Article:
(Re)FOCUS on Women in Public Art

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Celebrating the (re)FOCUS: Then and Now Citywide Project

Philadelphia’s urban landscape has undeniably been shaped by women artists and their public art – creations both permanent and ephemeral. (Re)FOCUS on Women in Public Art is a self-guided tour that takes a closer look at some notable examples of these works in Philadelphia that still exist today. This exploration is part of (re)FOCUS, a citywide exhibition in 2024 that honors the 50th anniversary of the original FOCUS festival at Moore College of Art and Design in 1974. It was a groundbreaking exhibition that showcased works by 81 women artists, many of whom were working in multidisciplinary and pioneering ways. And if they weren’t working in public spaces yet, many soon would: infusing art into the public realm was a powerful way for many women artists during this time period to reinforce feminist agendas and make a name for themselves.

This tour will be a jumping-off point to not only put a spotlight on public art in Philadelphia by women, but it will emphasize the contributions women have made and will make to the public art field as a whole.



by Beverly Pepper (1922 - 2020)

Federal Reserve Bank, 100 North 6th Street

A 12-ton sculpture at the Federal Reserve Bank building that thrusts from the ground at an implausible, gravity-defying angle.

Bicentennial Dawn


by Louise Nevelson (1899 - 1988)

James A. Byrne Federal Courthouse (interior), 601 Market Street; Hours: 7:00 a.m. – 5:00 p.m., M–F; security check-in required

Inspired by primitive art, the sculpture consists of 29 intricately patterned wooden columns and four pieces affixed to the ceiling.

Wissahickon: Reflections


by Diane Burko (b. 1945)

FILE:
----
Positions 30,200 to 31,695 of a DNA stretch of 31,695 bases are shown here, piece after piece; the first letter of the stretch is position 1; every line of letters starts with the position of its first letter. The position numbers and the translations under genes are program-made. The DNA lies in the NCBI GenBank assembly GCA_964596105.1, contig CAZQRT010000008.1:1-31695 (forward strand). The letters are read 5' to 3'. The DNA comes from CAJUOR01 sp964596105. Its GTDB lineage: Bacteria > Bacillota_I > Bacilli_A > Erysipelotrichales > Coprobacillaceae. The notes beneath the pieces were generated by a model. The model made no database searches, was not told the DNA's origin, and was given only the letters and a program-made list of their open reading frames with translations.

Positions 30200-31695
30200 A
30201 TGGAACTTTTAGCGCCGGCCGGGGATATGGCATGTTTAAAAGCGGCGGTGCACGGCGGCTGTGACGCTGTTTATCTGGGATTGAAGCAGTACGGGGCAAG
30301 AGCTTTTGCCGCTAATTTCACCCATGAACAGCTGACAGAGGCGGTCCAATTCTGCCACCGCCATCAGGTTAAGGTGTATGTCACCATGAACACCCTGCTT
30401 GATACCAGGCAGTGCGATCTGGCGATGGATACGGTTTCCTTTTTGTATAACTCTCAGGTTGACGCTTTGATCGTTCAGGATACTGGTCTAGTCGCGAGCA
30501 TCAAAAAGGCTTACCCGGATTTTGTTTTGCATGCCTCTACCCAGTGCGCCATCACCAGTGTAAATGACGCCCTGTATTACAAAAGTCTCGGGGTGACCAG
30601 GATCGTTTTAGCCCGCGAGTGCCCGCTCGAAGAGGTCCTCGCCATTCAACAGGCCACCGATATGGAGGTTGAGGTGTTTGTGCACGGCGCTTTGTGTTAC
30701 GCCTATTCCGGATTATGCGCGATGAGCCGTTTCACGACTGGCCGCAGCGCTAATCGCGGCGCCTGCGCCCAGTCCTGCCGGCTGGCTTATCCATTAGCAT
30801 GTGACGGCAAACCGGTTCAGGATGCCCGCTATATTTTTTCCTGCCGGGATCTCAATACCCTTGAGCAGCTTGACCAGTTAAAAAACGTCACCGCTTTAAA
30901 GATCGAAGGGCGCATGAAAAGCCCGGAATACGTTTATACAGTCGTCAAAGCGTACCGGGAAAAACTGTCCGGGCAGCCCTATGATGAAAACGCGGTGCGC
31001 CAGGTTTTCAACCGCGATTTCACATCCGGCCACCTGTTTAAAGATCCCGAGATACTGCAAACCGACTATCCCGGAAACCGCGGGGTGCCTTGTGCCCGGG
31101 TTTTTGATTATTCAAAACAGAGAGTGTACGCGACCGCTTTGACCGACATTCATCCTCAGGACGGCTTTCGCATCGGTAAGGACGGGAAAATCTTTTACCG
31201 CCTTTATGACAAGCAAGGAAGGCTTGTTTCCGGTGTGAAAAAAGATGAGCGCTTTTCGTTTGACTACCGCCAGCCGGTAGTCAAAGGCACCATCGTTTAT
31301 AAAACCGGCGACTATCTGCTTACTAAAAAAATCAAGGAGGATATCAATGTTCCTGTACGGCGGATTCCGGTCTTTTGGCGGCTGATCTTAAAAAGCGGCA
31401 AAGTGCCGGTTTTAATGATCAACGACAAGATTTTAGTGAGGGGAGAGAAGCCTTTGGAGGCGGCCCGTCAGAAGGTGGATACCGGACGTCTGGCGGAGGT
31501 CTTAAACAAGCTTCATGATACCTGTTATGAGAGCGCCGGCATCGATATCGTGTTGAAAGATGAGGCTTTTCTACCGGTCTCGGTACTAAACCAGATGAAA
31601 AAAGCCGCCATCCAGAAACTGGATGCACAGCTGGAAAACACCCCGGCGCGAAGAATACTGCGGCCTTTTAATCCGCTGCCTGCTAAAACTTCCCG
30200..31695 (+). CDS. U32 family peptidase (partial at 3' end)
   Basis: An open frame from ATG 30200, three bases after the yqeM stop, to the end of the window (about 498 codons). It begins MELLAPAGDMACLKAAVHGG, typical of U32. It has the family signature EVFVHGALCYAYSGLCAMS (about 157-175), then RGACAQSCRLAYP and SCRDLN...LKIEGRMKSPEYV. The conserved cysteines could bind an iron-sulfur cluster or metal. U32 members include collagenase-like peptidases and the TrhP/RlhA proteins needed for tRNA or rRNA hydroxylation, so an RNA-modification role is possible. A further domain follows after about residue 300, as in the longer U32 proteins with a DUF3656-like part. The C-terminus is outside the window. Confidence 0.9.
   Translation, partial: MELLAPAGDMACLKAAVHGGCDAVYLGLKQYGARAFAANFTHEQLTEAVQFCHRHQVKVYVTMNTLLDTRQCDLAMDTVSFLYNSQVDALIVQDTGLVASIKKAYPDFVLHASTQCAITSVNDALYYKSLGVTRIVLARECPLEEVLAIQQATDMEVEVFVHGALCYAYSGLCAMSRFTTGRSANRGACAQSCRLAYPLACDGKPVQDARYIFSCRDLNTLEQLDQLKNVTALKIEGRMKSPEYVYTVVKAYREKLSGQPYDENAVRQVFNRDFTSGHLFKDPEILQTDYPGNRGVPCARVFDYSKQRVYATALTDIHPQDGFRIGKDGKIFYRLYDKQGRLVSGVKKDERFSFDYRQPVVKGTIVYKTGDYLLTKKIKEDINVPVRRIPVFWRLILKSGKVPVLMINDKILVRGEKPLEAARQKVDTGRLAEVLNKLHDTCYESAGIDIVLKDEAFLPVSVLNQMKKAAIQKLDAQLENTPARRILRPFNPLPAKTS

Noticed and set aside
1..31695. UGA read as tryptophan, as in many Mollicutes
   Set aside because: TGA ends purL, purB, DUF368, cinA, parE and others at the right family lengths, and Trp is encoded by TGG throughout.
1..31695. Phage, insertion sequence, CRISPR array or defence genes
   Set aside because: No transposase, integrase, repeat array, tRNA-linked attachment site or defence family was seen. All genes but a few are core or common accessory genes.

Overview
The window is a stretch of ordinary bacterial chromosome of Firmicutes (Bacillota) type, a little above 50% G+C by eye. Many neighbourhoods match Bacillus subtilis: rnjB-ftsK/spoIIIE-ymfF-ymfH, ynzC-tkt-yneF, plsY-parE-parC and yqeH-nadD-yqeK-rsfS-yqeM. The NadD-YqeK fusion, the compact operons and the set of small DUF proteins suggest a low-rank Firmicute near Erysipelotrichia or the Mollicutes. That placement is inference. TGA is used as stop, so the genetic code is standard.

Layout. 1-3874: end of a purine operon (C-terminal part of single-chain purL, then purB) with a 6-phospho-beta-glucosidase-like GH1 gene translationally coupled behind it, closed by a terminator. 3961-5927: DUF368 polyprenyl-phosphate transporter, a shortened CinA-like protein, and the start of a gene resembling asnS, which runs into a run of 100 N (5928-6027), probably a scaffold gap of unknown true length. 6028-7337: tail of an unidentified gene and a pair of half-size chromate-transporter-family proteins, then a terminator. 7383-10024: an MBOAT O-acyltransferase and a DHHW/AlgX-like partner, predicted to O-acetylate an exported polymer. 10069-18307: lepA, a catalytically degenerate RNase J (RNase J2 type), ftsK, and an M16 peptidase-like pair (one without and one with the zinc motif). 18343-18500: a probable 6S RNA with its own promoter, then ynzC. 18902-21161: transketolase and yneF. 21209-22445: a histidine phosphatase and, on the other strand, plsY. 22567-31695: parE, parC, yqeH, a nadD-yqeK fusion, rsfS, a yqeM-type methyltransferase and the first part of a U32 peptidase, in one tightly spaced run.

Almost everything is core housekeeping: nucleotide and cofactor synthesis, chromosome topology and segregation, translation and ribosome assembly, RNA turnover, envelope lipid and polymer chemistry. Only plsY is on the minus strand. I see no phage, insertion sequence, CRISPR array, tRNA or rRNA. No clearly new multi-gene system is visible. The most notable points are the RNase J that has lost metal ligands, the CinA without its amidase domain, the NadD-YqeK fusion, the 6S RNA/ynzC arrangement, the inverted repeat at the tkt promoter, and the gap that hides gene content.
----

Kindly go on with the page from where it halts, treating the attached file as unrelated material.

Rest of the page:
Marriott Hotel, 1201 Market Street, Rotunda Lobby (interior)

A three-piece mural in the Marriott Hotel lobby that captures the natural beauty of the Wissahickon Valley’s winding creek and environs.

China Wedge


by Mei-ling Hom (b. 1951)

Pennsylvania Convention Center, Arch Street Concourse (interior)

Comprised of over 20,000 porcelain tea cups, rice bowls, and soup spoons, China Wedge symbolizes and calls attention to the Asian American immigrant experience in Philadelphia.

Galla Placidia in Philadelphia and Topkapi Pullman


by Joyce Kozloff (b. 1942)

One Penn Center (interior), 1617 John F. Kennedy Boulevard; Hours: 7:00 a.m.–7:00 p.m., M–F

Two highly decorative and symbolic mosaic murals commissioned by developer Richard I. Rubin as part of the overall renovation of One Penn Center.

Commemorating the Stacks


by Colette Fu (b. 1969)

Free Library of Philadelphia - Parkway Central Branch

Known for her intricate works in the medium of pop-up books and paper art, Colette Fu created a series of square tunnel books that memorialize the Free Library’s historic stacks.

Atmosphere and Environment XII


by Louise Nevelson (1899 - 1988)

University of Pennsylvania, Shoemaker Green (east of 33rd Street between Walnut and Spruce Streets)

Atmosphere and Environment XII is a product of the mature style of Louise Nevelson, one of the most influential artists of the decades following World War II.

Brick House


by Simone Leigh (b. 1967)

Woodland Walk at 34th and Walnut Streets

This bronze bust of a Black woman by artist Simone Leigh references Batammaliba architecture from Benin and Togo, the teleuk dwellings in Chad and Cameroon, and the restaurant Mammy’s Cupboard in Mississippi.